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More books for your adventure travel list (part 19)

I have been pretty busy reading some great travel books. From the Greek to the sub-Antarctic islands and from Timbuktu to Tibet, here are eight books to add to your adventure travel reading list.

The Amur River, between Russia and China - Colin Thubron

The Amur River is almost unknown. Yet it is the tenth longest river in the world, rising in the Mongolian mountains and flowing through Siberia to the Pacific. For 1,100 miles it forms the tense border between Russia and China. Simmering with the memory of land-grabs and unequal treaties, this is the most densely fortified frontier on earth.

In his eightieth year, Colin Thubron takes a journey from the Amur’s secret source to its giant mouth, covering almost 3,000 miles. Harassed by injury and by arrest from the local police, he makes his way along both the Russian and Chinese shores, starting out by Mongolian horse, then hitchhiking, sailing on poacher’s sloops or travelling the Trans-Siberian Express.

The Amur River is a shining masterpiece by the acknowledged laureate of travel writing, an urgent lesson in history and the culmination of an astonishing career.

Adventure Coordinators review - I love Colin Thubron's writing and this is no exception. He is prescient as he writes in 2021 when  looking at a war memorial where thousands of Russiandeaths are commemorated, ordered by conflict: WW2, Afghanistan, the Caucasus, Syria. “I wonder bleakly if these scrupulous slabs will one day confess to casualties in Ukraine.” 8.5 out of 10

Wild Abandon: A Journey to the Deserted Places of the Dodecanese

‘There's something about abandoned places which moves me and captures the imagination.' So says seasoned travel writer Jennifer Barclay as she walks with her dog and her backpack through the deserted spaces of the Dodecanese, islands that were once bustling but are now half forgotten and reclaimed by the wild due to a mix of misfortune and the lure of opportunity elsewhere. Join her on a journey through abandoned villages and farms, cave-houses and captains' mansions, the homes of displaced Muslim fishermen and poets, as she discovers beauty in the ruins, emptiness and silence, and inspiration in the stories of people's lives. Wild Abandon is an elegy in praise of abandoned places and a search for lost knowledge through the wildest and most deserted locations.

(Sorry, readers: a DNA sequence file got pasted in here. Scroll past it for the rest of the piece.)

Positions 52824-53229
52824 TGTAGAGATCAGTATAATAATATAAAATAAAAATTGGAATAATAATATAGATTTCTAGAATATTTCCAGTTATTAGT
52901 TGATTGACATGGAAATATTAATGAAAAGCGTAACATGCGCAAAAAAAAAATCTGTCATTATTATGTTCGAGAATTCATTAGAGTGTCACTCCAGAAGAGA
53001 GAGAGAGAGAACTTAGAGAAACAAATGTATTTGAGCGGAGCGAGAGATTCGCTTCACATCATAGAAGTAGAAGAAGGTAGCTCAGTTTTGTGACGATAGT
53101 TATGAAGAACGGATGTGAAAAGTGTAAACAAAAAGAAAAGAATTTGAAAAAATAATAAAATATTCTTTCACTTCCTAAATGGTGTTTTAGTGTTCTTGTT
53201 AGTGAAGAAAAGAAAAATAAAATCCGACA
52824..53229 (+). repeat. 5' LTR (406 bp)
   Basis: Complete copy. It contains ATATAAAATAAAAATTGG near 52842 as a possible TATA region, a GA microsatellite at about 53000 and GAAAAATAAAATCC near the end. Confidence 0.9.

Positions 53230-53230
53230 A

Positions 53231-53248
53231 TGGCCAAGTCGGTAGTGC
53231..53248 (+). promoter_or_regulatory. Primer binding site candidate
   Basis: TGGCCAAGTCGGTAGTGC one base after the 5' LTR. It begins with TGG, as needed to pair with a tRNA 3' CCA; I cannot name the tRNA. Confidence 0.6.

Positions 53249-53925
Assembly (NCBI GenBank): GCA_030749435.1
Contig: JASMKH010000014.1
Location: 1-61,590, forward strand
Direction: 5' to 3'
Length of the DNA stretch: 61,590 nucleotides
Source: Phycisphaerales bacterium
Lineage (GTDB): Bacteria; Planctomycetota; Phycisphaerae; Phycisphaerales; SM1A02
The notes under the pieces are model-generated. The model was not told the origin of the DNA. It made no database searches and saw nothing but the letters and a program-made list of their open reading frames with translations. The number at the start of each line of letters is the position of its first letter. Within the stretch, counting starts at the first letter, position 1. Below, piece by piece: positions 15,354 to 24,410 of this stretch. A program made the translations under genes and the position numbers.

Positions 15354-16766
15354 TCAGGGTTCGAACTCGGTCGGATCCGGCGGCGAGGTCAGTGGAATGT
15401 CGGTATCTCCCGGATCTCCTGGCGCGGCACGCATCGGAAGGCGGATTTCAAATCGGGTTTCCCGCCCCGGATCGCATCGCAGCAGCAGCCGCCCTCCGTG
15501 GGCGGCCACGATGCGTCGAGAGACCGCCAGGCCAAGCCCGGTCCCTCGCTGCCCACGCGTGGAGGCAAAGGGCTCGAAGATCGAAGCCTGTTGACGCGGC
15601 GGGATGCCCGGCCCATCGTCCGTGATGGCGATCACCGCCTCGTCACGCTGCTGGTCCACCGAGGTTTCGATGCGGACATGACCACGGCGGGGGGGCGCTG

Adventure Coordinators review - nicely written intimate narrative of so many people's lives. 8 out of 10

The Alps: A Human History from Hannibal to Heidi and Beyond - Stephen O'Shea

For centuries the Alps have seen the march of armies, the flow of pilgrims and Crusaders, the feats of mountaineers, and the dreams of engineers--and some 14 million people live among their peaks today. In The Alps, Stephen O’Shea takes readers up and down these majestic mountains, battling his own fear of heights to journey through a 500-mile arc across France, Italy, Switzerland, Liechtenstein, Germany, Austria, and Slovenia.

O’Shea whisks readers along more than 2,000 years of Alpine history. As he travels pass-by-pass through the mountains, he tells great stories of those (real and imagined) who have passed before him, from Hannibal to Hitler, Frankenstein’s monster to Sherlock Holmes, Napoleon to Nietzsche, William Tell to James Bond. O’Shea delves into Alpine myths and legends, such as the lopsided legs of the dahu, the fictitious goatlike creature of the mountains, and reveals why the beloved St. Bernard dog is so often depicted with a cask hanging below its neck. Throughout, he immerses himself in the communities he visits, engagingly recounting his adventures with contemporary road trippers, watchmakers, salt miners, cable-car operators, and yodelers.

Adventure Coordinators review - travel writing should be more than driving up and down mountain passes and regurgitating bits of encyclopaedic knowledge. 6.5 out of 10

Island of the lost - Joan Druett

Hundreds of miles from civilization, two ships wreck on opposite ends of the same deserted island in this true story of human nature at its best—and at its worst.

It is 1864, and Captain Thomas Musgrave’s schooner, the Grafton, has just wrecked on Auckland Island, a forbidding piece of land 285 miles south of New Zealand. Battered by year-round freezing rain and constant winds, it is one of the most inhospitable places on earth. To be shipwrecked there means almost certain death.

Incredibly, at the same time on the opposite end of the island, another ship runs aground during a storm. Separated by only twenty miles and the island’s treacherous, impassable cliffs, the crews of the Grafton and the Invercauld face the same fate. And yet where the Invercauld’s crew turns inward on itself, fighting, starving, and even turning to cannibalism, Musgrave’s crew bands together to build a cabin and a forge—and eventually, to find a way to escape.

Adventure Coordinators review - a must read for anyone interested in polar history. 7.5 out of 10

To a mountain in Tibet - Colin Thubron